GitHub Aims to Expand Copilot Scope and Reach in 2024

GitHub is gearing up to launch Copilot Workspace next year, a platform that will leverage generative artificial intelligence (AI) to automatically propose a plan for building an application based on natural language descriptions typed into the GitHub Issues project management software.

The platform, revealed at the GitHub Universe 2023 conference, Copilot Workspace will generate editable documents via a single click that can be used to create code that developers can then visually inspect, edit and validate. Any errors discovered by application developers or the Copilot Workspace platform can also be automatically fixed.

In addition, summaries of the project can automatically be created and shared across an application development team.

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GitHub CEO Thomas Dohnke told conference attendees this “revolutionary” approach will enable developers to employ AI as a “second brain.”

In the meantime, GitHub is making an enterprise edition of Copilot available that can be trained using code connected to a private repository to ensure intellectual property is protected. GitHub also moving to integrate GitHub Copilot with third-party developer tools, online services and knowledge outside GitHub by collaborating with, for example, Datastax, LaunchDarkly, Postman, Hashicorp and Datadog.

GitHub is moving to make the generative AI capabilities it provides accessible beyond text editors. Copilot Chat, starting next month, can be accessed via a mobile application to foster collaboration by explaining concepts, suggesting code based on your open files and windows, detecting security vulnerabilities and finding and fixing code errors.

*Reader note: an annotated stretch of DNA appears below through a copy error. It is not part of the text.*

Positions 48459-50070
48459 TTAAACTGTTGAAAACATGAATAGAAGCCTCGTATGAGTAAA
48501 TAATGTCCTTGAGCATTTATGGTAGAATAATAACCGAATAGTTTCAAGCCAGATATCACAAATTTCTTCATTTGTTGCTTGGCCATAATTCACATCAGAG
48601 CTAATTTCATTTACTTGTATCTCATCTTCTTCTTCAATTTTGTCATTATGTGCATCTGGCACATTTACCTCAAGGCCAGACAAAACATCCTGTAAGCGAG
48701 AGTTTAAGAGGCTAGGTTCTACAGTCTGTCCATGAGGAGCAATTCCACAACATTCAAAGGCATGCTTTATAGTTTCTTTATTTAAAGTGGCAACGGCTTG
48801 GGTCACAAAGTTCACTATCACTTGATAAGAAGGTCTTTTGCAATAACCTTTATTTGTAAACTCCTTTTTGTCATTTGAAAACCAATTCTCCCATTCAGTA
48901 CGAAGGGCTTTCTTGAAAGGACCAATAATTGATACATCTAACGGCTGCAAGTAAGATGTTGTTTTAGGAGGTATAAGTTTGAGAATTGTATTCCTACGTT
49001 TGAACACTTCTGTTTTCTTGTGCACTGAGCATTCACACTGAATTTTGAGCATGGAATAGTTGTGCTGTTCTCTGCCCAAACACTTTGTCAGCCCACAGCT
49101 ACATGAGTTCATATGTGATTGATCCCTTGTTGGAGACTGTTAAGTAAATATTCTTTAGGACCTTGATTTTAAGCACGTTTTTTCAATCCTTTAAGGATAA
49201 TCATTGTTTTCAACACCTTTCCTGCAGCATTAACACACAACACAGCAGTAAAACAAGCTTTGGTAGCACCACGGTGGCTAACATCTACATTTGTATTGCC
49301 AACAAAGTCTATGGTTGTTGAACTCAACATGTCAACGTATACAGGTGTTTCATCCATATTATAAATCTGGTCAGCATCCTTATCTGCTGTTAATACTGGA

Copilot Chat, based on Chat GPT 4, can also be accessible across the GitHub website in addition to integrated development environments (IDEs) such as JetBrains and via a command line interface (CLI).

Generative AI is already having a massive impact on the rate at which applications are developed, but that code still needs to be reviewed. Chat GPT is based on a general-purpose large language model (LLM) that is trained by pulling in code of varying quality from all across the web. As a result, code generated by the platform might contain vulnerabilities or be inefficient. In many cases, professional developers still prefer to write their own code.

Of course, not every programming task requires the same level of coding expertise. In many instances, ChatGPT will generate, for example, a script that can be reused with confidence across a DevOps workflow. There is no shortage of mediocre developers who are now writing better code thanks to tools such as GitHub Copilot, and soon, domain-specific LLMs will make it possible to consistently write better code based on validated examples of code.

The one thing that is certain is the volume of code written by machines is only going to increase. The challenge will be managing all the DevOps pipelines that will be needed to move increased volumes of code into a production environment. There is no doubt that AI will be applied to the management of DevOps pipelines, but for the moment, at least, the pace at which AI is being applied to writing code is already exceeding the ability of DevOps teams to manage it.